Globalisation hasn’t collapsed amid Covid-19. That’s the takeaway from the latest DHL/New York University report on globalisation, which is a yearly deep dive into data around global trade, capital, information and people flows. It’s always a great finger to the wind about global connectivity, and it will reassure many FT folks.
First, while connectedness did decline somewhat in 2020, the authors say it’s on track to rise by the end of 2021. This is in part because the US and China still need each other — trade between the two nations actually increased during the pandemic (though it must be said that this was coming off a major decline in 2019). Trade in overall goods is already at pre-pandemic levels, and while cross-border portfolio flows declined sharply in 2020, foreign direct investment was up in 2021.
One thing that surprised me was that while long-distance trade in goods was up (again, in part because China was supplying so much of what the world needed amid Covid), digital information flows have gone back to a slower longer run trend after growing sharply at the beginning of the pandemic.
This is counterintuitive. There’s been an assumption that trade in goods will become much more regionalised. This stems from issues with monopoly power, supply chain problems, emissions costs and geopolitics. There is also a desire to have production and consumption linked together in new industrial systems that are built on resiliency rather than efficiency. (See my article here, on why manufacturing still matters for most superpowers.) Dan Breznitz’s book Innovation In Real Places also does a nice job of saying why that’s so important.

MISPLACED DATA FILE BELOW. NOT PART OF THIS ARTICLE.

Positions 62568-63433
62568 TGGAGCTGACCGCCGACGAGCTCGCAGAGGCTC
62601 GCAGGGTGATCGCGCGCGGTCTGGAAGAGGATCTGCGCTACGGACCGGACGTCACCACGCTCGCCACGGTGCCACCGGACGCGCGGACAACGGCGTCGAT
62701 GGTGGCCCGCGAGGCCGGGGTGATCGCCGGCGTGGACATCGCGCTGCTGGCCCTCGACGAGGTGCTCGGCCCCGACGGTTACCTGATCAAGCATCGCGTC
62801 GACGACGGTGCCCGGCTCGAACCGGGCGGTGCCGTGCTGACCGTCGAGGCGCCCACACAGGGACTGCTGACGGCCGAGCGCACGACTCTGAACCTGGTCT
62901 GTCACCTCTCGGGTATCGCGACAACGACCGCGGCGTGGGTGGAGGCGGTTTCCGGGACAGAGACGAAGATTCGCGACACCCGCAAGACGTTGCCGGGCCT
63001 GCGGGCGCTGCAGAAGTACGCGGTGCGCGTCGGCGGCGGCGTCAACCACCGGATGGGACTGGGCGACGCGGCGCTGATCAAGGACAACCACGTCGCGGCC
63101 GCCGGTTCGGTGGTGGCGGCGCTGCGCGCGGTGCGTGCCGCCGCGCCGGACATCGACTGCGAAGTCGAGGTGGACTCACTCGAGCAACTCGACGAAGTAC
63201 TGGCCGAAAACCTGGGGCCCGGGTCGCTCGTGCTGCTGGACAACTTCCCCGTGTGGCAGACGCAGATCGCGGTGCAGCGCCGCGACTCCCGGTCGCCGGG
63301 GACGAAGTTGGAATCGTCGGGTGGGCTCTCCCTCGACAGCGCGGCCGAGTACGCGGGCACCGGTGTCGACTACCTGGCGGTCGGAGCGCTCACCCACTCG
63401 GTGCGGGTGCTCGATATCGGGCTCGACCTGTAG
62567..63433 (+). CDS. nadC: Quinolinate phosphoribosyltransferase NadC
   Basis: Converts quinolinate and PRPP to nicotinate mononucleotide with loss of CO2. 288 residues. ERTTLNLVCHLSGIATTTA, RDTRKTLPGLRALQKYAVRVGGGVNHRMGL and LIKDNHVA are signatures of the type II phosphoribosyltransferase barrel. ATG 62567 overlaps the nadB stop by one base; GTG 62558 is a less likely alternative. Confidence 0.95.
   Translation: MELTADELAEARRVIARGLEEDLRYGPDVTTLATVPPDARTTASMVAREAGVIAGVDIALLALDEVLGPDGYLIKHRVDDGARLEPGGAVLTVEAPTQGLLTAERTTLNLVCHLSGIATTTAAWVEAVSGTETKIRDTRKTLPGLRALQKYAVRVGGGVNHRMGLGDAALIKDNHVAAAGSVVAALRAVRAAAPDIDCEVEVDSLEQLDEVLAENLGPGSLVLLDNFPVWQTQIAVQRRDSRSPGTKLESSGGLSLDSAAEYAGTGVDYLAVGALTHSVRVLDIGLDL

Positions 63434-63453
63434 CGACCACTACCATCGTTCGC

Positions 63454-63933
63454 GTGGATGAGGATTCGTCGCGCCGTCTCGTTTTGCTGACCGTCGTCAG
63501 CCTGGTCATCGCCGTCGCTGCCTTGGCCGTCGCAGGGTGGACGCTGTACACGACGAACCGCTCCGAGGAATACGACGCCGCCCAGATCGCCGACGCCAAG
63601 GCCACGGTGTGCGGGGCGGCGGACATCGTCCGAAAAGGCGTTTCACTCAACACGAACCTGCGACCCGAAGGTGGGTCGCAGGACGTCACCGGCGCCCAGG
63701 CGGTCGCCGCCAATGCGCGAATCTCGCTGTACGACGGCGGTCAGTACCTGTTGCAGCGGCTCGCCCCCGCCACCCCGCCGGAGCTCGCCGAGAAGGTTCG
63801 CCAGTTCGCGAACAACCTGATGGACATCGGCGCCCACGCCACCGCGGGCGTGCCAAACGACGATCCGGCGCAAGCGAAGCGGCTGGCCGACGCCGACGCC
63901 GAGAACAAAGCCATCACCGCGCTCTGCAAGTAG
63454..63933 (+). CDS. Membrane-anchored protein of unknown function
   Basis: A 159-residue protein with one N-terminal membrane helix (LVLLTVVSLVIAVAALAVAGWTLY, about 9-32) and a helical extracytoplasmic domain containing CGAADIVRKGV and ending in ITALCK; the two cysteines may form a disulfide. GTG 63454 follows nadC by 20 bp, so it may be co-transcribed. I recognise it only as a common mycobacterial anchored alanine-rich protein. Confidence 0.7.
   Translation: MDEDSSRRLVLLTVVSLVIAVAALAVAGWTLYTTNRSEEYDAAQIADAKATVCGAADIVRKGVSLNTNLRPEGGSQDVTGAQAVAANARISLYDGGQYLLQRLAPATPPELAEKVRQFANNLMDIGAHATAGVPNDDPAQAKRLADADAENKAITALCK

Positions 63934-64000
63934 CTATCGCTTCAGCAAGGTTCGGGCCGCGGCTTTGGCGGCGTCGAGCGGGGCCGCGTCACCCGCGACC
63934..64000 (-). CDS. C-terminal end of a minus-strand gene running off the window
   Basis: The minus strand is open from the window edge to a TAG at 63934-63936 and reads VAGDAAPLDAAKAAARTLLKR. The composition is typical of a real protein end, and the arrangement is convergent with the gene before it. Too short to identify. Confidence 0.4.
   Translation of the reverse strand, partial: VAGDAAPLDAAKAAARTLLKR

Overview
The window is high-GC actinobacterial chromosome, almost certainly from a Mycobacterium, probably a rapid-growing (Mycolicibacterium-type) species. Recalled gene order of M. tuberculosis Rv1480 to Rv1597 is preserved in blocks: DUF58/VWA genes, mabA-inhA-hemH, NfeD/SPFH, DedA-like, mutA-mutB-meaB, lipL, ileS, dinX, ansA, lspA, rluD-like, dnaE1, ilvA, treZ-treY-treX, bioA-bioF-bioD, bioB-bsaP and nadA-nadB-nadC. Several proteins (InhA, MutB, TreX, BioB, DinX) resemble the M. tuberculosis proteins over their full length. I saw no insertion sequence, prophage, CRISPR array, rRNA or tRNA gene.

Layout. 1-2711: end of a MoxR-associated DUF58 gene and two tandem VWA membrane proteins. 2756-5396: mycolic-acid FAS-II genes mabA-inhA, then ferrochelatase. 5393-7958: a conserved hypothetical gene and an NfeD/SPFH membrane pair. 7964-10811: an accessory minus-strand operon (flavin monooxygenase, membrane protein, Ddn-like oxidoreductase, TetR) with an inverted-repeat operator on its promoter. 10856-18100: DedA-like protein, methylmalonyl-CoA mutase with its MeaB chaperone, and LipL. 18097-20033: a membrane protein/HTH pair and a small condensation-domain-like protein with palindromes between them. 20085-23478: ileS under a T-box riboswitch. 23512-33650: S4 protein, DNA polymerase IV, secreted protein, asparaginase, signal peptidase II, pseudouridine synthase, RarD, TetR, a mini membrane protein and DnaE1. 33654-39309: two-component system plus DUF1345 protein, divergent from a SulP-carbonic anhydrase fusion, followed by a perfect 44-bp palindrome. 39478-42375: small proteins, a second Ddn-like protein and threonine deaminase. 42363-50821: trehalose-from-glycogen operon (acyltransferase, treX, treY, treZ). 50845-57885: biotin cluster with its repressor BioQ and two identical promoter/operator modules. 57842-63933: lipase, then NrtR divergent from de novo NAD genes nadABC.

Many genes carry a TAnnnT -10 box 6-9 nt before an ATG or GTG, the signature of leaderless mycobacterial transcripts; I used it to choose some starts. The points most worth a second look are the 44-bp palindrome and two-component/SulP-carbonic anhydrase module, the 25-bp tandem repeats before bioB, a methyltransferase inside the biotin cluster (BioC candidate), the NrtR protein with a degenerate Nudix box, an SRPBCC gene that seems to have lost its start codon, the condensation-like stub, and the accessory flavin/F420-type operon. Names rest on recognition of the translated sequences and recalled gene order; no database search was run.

But everyone thought that cross-border information flows would continue to rise exponentially, as they have in recent years. For more on this, read my colleague Gillian Tett’s column from last year in which she wrote about why reports of globalisation’s death were greatly exaggerated.
It may be that the clamp down in both capital and data between the US and China is creating the beginnings of a splinternet. The global regulation of technology giants in so many regions, countries and states may be having an effect too. It’s getting more difficult for data to flow quite so easily across borders given the different regulatory regimes emerging.
It’s also worth pointing out that some of the regionalisation of trade that is occurring, particularly in areas such as semiconductor foundry creation, could be a decade-long process. Building, let alone building back better, takes time.
I suspect next year’s survey may show a bit more regionalisation, particularly if we continue to see divergence between emerging markets and rich countries in the post-Covid economy, different regimes globally in tech and trade, more travel restrictions and continued supply chain rejiggering.
Ed, what’s your bet? And I’m curious if you have any soft metrics or personal anecdotes of your own that you’d call out to illustrate your take on the state of globalisation today?
Gillian’s piece this week on how congressional sausage making can end up with the wrong legislation for the right reasons is a cautionary tale for Washington and Wall Street.